Soni attributes the growth of the Indore scene to a couple of additional factors: revenge partying and the desire to enjoy experiences offered in larger cities in one’s own hometown. “Post COVID, the perception of people has changed drastically; they want to live every day like never before,” he says. “Also they keep seeing concerts happening in other cities on social media, which makes them feel that they too want to live this.”
And where there are audiences, there will be brands. Indore, where the gig-going lot skews younger than in larger cities at between 18 to 30 years old, is slowly but surely attracting the attention of alcobev companies looking to promote and drive sampling of their products to new consumers.
“It has become a target market for brands planning activations and sponsorships, as exemplified by Royal Challenge American Pride’s successful club activations last year and their continued focus this year,” says Roydon Bangera, the chief business officer at Skillbox. These have included gigs by electronic music and pop acts such as Sickflip and Kayan.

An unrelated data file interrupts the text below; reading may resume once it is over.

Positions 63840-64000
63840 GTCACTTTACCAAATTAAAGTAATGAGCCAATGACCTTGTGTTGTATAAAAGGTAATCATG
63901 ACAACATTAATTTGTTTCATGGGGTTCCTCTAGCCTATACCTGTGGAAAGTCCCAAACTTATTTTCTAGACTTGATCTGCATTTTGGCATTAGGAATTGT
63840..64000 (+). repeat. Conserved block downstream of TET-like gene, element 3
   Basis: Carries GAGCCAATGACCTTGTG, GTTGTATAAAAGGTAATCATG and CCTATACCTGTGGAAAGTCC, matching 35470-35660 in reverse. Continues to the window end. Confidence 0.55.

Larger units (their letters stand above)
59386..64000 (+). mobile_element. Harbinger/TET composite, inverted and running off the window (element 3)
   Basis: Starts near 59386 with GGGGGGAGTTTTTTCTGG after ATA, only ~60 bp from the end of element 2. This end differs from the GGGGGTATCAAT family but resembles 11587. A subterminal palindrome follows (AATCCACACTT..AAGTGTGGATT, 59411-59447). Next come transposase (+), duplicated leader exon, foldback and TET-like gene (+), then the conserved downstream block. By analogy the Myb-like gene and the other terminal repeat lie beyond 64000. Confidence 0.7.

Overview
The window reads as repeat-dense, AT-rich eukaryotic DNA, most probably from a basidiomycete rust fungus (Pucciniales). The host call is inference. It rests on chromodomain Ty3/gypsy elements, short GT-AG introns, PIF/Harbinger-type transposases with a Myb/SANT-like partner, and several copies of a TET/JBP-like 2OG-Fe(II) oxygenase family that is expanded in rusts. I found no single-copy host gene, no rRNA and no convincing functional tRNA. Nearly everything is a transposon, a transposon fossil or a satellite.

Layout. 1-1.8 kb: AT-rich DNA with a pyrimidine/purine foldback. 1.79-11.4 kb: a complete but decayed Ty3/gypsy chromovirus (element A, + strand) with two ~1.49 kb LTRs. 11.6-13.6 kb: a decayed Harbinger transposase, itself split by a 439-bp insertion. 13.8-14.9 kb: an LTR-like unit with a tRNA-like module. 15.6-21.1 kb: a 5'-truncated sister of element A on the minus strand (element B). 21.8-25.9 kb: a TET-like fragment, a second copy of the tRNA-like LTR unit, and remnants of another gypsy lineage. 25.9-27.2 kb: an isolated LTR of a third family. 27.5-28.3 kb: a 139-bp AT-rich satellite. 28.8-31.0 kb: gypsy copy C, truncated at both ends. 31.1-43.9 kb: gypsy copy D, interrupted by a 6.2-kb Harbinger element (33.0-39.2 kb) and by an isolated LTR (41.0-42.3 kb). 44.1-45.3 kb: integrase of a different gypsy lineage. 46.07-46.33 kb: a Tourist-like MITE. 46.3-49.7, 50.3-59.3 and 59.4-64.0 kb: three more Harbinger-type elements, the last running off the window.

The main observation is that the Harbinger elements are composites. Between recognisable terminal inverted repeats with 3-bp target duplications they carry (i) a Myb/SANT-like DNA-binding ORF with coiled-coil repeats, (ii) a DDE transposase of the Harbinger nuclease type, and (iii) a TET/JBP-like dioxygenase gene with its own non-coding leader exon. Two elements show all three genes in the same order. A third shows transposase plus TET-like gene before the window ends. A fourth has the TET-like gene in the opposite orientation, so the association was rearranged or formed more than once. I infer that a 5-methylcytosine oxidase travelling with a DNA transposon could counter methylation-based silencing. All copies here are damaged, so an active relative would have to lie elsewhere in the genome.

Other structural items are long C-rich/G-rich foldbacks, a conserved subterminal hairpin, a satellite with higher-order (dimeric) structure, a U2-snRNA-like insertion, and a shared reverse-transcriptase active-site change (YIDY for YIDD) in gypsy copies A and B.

That said, most local concert organisers tie up with national promoters or ticketing platforms to co-produce events, which are concentrated in the festival season from September to March. For the scenes to truly scale up and be sustainable, there needs to be considerable effort and investment in fostering homegrown talent that can build an audience base that doesn’t just come out to watch Indian indie’s biggest acts. That’s a gap Seed Centraal aims to fill.
“If we include those from nearby cities like Bhopal and Ujjain, the hope is by the time we are in July 2024, we should have five local bands that we can programme every month,” says Khandelwal. Among the acts Khandelwal plans to programme are guitarist Amit Tare and his classic rock band Grim Reapers and thrash metal group Sinduct. Long Distances was chosen to open District Six because its guitarist Apurv Agrawal is from Indore.
Seed Centraal – which will function as a vegan cafe and have a vinyl bar where customers can buy and sell records – will also host open mic nights. Says Khandelwal, “There are new kids on the block who are itching to play somewhere.”
Image courtesy: Disko Samosa and The Piano Project.